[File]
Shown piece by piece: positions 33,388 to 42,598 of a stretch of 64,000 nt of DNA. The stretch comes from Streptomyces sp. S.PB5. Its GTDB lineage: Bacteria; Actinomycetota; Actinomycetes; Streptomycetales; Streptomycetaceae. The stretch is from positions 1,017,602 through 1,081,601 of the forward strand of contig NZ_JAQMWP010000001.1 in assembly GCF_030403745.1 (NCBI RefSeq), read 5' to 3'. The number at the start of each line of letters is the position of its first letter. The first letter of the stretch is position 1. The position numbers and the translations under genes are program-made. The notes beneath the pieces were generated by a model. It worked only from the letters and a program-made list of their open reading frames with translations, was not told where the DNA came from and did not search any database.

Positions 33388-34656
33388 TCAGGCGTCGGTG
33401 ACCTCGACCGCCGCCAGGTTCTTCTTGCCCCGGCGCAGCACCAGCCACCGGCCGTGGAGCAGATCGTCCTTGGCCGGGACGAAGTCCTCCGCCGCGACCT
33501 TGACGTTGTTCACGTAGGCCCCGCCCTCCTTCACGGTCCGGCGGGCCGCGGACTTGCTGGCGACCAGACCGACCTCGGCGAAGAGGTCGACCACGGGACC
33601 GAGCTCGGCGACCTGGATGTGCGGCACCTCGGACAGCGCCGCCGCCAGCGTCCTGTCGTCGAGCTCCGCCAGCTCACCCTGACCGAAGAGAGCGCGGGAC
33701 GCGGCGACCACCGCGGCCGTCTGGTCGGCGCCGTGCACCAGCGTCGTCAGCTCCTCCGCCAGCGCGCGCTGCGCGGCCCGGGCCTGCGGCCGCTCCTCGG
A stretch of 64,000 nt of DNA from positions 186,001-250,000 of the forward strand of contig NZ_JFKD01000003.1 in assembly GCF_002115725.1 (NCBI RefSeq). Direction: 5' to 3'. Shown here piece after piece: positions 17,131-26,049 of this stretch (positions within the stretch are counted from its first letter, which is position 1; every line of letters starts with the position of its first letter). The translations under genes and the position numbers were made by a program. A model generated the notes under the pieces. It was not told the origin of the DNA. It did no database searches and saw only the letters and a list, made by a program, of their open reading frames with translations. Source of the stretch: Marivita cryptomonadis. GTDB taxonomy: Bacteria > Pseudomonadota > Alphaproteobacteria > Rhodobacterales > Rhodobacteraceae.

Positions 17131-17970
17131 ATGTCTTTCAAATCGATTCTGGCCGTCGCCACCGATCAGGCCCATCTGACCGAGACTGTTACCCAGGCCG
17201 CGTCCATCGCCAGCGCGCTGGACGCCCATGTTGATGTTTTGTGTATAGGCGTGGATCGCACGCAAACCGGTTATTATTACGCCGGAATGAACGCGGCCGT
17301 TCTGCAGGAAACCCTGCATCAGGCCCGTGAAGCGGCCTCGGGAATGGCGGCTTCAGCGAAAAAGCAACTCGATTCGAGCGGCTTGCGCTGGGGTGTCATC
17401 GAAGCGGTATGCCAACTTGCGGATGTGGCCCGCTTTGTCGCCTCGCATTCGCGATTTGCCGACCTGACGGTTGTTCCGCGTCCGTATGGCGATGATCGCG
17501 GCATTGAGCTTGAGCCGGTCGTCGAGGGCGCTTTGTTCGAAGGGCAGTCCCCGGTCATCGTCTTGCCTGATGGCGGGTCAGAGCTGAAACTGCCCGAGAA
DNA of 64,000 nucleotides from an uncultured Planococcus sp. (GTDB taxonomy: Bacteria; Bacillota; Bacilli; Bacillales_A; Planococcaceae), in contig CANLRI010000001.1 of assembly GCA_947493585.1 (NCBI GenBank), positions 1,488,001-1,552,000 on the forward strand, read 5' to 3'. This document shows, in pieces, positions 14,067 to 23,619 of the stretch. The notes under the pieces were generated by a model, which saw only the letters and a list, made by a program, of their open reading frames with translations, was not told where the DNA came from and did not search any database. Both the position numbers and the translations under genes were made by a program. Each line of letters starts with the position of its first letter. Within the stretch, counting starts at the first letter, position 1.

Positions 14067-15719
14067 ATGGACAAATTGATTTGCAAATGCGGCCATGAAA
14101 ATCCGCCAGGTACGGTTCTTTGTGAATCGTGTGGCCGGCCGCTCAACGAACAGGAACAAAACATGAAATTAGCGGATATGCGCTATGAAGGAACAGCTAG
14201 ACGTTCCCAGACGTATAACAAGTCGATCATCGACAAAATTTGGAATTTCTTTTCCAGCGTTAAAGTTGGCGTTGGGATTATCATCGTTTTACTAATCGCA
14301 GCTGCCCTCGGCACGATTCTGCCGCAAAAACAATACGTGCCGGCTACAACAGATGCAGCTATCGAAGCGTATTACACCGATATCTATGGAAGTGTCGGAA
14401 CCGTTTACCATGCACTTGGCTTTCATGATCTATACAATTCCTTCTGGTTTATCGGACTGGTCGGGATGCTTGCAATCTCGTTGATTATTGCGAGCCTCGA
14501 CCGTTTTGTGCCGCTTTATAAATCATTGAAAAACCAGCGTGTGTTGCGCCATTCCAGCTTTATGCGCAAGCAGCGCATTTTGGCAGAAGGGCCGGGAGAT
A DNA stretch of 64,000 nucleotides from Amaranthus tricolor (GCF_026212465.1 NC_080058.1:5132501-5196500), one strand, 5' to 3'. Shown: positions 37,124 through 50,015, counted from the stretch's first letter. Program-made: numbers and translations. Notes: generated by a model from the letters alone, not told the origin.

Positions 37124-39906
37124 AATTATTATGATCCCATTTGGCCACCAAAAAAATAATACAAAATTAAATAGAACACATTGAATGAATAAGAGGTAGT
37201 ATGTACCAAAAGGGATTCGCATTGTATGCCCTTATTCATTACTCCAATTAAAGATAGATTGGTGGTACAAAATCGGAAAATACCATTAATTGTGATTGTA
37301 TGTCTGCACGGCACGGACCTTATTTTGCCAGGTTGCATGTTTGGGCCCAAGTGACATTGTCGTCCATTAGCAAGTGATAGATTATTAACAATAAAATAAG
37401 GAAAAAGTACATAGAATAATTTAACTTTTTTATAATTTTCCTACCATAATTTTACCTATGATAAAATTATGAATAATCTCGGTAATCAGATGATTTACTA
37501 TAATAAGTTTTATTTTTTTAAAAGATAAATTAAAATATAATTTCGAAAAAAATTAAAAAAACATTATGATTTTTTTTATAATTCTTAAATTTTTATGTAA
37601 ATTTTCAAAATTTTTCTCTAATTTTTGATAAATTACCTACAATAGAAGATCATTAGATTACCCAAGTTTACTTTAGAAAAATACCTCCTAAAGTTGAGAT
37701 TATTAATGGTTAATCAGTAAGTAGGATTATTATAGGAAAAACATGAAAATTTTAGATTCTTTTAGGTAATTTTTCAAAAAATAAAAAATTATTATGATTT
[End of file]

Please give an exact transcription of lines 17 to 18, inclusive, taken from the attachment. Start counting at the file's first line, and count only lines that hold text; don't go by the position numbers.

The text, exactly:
14067 ATGGACAAATTGATTTGCAAATGCGGCCATGAAA
14101 ATCCGCCAGGTACGGTTCTTTGTGAATCGTGTGGCCGGCCGCTCAACGAACAGGAACAAAACATGAAATTAGCGGATATGCGCTATGAAGGAACAGCTAG